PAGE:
Have Strunk & White saddled us with a grammar more suited to a different century? Earlier this week, Harvard University psycholinguistic professor Steven Pinker stopped by with his new book, The Sense of Style, to make a case for rolling back the pedantic rigidity of the English language. In his dressing down, Pinker questions whether writers should choose "a fancy word that just sounds like a highfalutin word," and condemns the sludgy lexicon that has become popular with writers, when perhaps more simple language would craft a more eloquent and effective point.
Boston Globe columnist and noted curmudgeon, Alex Beam, had a different take on the possibilities and potential of grandiloquent language. Despite admitting a "soft spot" for Steven Pinker and his "great hair," Beam squarely aligned himself with the unapologetically verbose. "Pinker needs to look to his duty of education," Beam argued, finding Pinker's call for simplicity "absolutely inane, jejune, and ill-thought-out." Instead of "trying to raise the level of intellectual discourse," Beam scoffs, Steven Pinker is lowering it.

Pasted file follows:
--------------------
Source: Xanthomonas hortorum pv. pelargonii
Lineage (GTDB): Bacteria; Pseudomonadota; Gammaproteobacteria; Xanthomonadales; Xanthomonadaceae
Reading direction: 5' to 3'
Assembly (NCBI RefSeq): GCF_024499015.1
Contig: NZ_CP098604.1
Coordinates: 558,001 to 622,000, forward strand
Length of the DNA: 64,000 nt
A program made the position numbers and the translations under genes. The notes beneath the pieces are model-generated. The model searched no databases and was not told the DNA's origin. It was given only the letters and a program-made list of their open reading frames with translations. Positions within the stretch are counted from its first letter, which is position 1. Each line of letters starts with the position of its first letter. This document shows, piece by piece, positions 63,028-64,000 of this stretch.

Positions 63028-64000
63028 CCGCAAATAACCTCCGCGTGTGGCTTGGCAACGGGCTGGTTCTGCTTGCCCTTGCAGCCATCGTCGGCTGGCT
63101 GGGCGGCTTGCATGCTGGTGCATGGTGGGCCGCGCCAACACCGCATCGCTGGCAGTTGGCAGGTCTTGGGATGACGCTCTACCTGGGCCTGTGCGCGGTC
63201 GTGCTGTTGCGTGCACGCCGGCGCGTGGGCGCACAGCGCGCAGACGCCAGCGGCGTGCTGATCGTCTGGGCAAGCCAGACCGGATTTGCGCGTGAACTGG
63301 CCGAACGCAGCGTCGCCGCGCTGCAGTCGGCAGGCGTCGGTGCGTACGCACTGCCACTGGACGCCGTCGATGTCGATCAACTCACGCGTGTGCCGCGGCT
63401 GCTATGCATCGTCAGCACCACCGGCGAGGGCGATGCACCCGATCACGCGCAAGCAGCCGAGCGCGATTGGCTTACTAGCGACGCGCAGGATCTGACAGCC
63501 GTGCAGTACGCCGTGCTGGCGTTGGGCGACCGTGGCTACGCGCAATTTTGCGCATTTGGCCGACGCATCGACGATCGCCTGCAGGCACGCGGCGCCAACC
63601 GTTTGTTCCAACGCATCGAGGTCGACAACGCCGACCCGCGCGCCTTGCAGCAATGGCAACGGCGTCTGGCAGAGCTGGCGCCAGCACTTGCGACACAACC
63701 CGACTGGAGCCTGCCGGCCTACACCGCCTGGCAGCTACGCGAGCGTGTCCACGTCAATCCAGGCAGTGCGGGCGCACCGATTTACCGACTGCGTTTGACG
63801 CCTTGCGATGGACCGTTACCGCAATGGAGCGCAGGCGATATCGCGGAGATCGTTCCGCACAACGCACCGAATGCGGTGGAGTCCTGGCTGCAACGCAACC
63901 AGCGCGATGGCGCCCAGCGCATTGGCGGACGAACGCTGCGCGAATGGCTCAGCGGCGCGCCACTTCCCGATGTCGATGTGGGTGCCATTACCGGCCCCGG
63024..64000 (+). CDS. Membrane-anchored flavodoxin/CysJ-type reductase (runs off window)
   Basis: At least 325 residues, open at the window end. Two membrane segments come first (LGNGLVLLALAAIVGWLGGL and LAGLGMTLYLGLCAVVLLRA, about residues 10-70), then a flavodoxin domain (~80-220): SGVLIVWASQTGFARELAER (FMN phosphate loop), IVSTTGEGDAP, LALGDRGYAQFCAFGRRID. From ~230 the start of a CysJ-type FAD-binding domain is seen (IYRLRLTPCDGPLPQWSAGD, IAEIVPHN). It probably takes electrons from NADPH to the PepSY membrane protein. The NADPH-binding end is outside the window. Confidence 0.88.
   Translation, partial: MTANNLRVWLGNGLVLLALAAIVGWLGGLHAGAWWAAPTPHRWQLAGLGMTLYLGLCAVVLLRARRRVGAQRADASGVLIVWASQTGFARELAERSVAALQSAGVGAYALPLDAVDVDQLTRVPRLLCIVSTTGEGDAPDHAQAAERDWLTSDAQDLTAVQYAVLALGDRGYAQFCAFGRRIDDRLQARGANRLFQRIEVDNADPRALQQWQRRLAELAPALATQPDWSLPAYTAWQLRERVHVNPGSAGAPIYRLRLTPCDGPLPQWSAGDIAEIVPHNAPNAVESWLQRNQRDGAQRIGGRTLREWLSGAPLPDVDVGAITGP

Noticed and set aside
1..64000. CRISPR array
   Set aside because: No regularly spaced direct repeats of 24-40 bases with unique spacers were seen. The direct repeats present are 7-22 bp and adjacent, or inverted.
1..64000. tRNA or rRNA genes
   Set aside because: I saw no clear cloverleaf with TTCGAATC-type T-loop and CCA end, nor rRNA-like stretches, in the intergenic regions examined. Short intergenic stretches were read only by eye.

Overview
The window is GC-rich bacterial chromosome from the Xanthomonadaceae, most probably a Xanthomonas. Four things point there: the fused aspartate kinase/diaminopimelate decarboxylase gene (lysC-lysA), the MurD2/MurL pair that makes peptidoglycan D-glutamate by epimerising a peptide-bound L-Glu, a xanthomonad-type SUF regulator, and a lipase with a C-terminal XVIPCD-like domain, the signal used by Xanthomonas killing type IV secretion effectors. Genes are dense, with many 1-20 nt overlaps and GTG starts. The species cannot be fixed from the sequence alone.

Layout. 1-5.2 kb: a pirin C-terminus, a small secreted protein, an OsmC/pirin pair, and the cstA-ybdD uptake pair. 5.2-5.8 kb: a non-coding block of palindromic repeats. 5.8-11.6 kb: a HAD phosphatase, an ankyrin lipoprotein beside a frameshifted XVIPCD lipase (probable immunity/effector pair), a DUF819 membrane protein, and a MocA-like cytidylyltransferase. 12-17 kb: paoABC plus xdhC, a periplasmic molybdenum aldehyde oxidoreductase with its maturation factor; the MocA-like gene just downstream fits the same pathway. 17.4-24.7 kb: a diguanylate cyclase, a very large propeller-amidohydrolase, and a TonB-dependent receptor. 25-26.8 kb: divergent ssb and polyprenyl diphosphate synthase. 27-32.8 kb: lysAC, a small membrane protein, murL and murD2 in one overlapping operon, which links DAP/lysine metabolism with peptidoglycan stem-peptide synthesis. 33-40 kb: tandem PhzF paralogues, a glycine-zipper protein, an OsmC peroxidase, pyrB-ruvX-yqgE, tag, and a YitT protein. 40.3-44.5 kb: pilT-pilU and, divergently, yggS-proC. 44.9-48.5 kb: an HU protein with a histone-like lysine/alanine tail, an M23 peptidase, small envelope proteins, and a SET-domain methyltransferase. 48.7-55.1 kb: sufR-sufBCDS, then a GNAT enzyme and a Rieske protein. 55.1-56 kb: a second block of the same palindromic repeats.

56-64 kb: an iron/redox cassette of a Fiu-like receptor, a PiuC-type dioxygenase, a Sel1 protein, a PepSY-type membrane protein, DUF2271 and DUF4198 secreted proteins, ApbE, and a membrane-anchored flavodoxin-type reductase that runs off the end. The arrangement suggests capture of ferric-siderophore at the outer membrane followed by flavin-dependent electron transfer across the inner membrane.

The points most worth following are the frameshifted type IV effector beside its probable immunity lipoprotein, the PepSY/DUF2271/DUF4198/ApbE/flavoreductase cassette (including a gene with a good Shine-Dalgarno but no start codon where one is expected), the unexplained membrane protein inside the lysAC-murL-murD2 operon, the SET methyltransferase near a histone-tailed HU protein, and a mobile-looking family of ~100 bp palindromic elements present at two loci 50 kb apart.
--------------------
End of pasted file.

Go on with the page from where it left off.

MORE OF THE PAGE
"Pinker, of all people! A prestigious academic! I don’t care if he teaches at Curry College, I want the man or woman teaching at Curry College to make as his or her mission to improve the intellectual disposition and atmosphere of his or her students," Beam leveled.
Maybe writers have responded to chat language and microblogging by deploying increasingly bombastic and borderline inaccessible language, but maybe exploring the particularities of that language, both in connotation and in fundamentals isn't so much of a burden as a challenge. Maybe one man's sludgy writing is another woman's honest-to-goodness poetry.